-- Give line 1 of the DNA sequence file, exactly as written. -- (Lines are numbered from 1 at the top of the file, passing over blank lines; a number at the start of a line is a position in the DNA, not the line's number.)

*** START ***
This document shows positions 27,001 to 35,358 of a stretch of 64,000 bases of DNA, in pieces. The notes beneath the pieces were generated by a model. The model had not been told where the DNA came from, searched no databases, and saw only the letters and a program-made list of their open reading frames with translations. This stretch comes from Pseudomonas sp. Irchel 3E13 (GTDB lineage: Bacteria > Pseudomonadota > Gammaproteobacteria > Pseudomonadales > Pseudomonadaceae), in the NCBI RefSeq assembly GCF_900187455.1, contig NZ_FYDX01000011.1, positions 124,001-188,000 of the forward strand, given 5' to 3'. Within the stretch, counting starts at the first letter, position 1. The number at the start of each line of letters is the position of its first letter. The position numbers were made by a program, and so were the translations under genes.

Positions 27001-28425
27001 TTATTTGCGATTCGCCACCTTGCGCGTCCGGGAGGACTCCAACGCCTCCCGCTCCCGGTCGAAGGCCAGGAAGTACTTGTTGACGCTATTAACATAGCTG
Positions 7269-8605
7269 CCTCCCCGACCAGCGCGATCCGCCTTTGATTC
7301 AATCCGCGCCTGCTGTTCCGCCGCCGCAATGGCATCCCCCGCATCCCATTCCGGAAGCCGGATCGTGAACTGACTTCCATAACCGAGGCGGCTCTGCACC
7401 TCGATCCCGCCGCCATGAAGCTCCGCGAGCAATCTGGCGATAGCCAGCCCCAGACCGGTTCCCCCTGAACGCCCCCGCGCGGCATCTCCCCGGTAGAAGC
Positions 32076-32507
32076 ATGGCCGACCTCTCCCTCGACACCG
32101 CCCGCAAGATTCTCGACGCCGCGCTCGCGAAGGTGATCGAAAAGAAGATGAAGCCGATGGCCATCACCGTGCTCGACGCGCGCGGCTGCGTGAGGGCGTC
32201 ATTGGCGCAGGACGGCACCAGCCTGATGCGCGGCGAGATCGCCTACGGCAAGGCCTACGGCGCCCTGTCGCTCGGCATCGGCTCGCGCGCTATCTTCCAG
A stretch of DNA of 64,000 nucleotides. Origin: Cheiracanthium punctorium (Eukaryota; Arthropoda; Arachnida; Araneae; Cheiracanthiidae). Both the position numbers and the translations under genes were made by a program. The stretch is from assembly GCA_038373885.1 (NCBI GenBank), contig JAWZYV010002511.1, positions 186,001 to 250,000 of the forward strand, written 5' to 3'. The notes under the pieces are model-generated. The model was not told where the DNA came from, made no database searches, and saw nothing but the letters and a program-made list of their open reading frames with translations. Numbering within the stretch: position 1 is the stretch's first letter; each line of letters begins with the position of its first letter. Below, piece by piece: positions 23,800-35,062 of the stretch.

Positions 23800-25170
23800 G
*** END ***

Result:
This document shows positions 27,001 to 35,358 of a stretch of 64,000 bases of DNA, in pieces. The notes beneath the pieces were generated by a model. The model had not been told where the DNA came from, searched no databases, and saw only the letters and a program-made list of their open reading frames with translations. This stretch comes from Pseudomonas sp. Irchel 3E13 (GTDB lineage: Bacteria > Pseudomonadota > Gammaproteobacteria > Pseudomonadales > Pseudomonadaceae), in the NCBI RefSeq assembly GCF_900187455.1, contig NZ_FYDX01000011.1, positions 124,001-188,000 of the forward strand, given 5' to 3'. Within the stretch, counting starts at the first letter, position 1. The number at the start of each line of letters is the position of its first letter. The position numbers were made by a program, and so were the translations under genes.